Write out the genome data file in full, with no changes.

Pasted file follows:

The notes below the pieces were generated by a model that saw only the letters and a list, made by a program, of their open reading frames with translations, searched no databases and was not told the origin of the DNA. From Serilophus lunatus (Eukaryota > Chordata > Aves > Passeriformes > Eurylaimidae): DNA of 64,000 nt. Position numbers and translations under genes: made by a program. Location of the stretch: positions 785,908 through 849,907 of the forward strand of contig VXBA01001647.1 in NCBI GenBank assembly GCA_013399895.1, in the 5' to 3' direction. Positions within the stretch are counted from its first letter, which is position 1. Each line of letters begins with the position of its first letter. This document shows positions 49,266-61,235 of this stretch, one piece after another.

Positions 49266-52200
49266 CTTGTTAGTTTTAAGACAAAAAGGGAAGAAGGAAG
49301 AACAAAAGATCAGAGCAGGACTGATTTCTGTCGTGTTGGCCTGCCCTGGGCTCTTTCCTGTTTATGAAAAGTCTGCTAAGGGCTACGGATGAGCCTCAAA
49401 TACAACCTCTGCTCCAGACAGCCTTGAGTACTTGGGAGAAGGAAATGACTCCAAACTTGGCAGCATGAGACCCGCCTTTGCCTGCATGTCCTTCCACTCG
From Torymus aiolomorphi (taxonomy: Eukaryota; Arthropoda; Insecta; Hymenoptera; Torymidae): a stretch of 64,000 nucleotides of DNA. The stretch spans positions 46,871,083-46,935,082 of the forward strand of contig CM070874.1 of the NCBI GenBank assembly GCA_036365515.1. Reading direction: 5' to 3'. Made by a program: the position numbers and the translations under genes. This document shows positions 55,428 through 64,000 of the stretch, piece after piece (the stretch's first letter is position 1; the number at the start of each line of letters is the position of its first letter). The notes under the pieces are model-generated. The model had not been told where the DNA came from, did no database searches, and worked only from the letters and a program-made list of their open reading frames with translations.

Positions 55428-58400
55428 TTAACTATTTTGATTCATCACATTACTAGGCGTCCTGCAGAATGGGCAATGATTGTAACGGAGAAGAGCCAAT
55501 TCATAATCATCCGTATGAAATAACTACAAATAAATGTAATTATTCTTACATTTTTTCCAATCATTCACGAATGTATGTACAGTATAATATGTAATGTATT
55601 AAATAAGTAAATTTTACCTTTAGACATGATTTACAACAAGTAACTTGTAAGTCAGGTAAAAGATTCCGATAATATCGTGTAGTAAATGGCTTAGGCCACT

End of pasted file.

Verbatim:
The notes below the pieces were generated by a model that saw only the letters and a list, made by a program, of their open reading frames with translations, searched no databases and was not told the origin of the DNA. From Serilophus lunatus (Eukaryota > Chordata > Aves > Passeriformes > Eurylaimidae): DNA of 64,000 nt. Position numbers and translations under genes: made by a program. Location of the stretch: positions 785,908 through 849,907 of the forward strand of contig VXBA01001647.1 in NCBI GenBank assembly GCA_013399895.1, in the 5' to 3' direction. Positions within the stretch are counted from its first letter, which is position 1. Each line of letters begins with the position of its first letter. This document shows positions 49,266-61,235 of this stretch, one piece after another.

Positions 49266-52200
49266 CTTGTTAGTTTTAAGACAAAAAGGGAAGAAGGAAG
49301 AACAAAAGATCAGAGCAGGACTGATTTCTGTCGTGTTGGCCTGCCCTGGGCTCTTTCCTGTTTATGAAAAGTCTGCTAAGGGCTACGGATGAGCCTCAAA
49401 TACAACCTCTGCTCCAGACAGCCTTGAGTACTTGGGAGAAGGAAATGACTCCAAACTTGGCAGCATGAGACCCGCCTTTGCCTGCATGTCCTTCCACTCG
From Torymus aiolomorphi (taxonomy: Eukaryota; Arthropoda; Insecta; Hymenoptera; Torymidae): a stretch of 64,000 nucleotides of DNA. The stretch spans positions 46,871,083-46,935,082 of the forward strand of contig CM070874.1 of the NCBI GenBank assembly GCA_036365515.1. Reading direction: 5' to 3'. Made by a program: the position numbers and the translations under genes. This document shows positions 55,428 through 64,000 of the stretch, piece after piece (the stretch's first letter is position 1; the number at the start of each line of letters is the position of its first letter). The notes under the pieces are model-generated. The model had not been told where the DNA came from, did no database searches, and worked only from the letters and a program-made list of their open reading frames with translations.

Positions 55428-58400
55428 TTAACTATTTTGATTCATCACATTACTAGGCGTCCTGCAGAATGGGCAATGATTGTAACGGAGAAGAGCCAAT
55501 TCATAATCATCCGTATGAAATAACTACAAATAAATGTAATTATTCTTACATTTTTTCCAATCATTCACGAATGTATGTACAGTATAATATGTAATGTATT
55601 AAATAAGTAAATTTTACCTTTAGACATGATTTACAACAAGTAACTTGTAAGTCAGGTAAAAGATTCCGATAATATCGTGTAGTAAATGGCTTAGGCCACT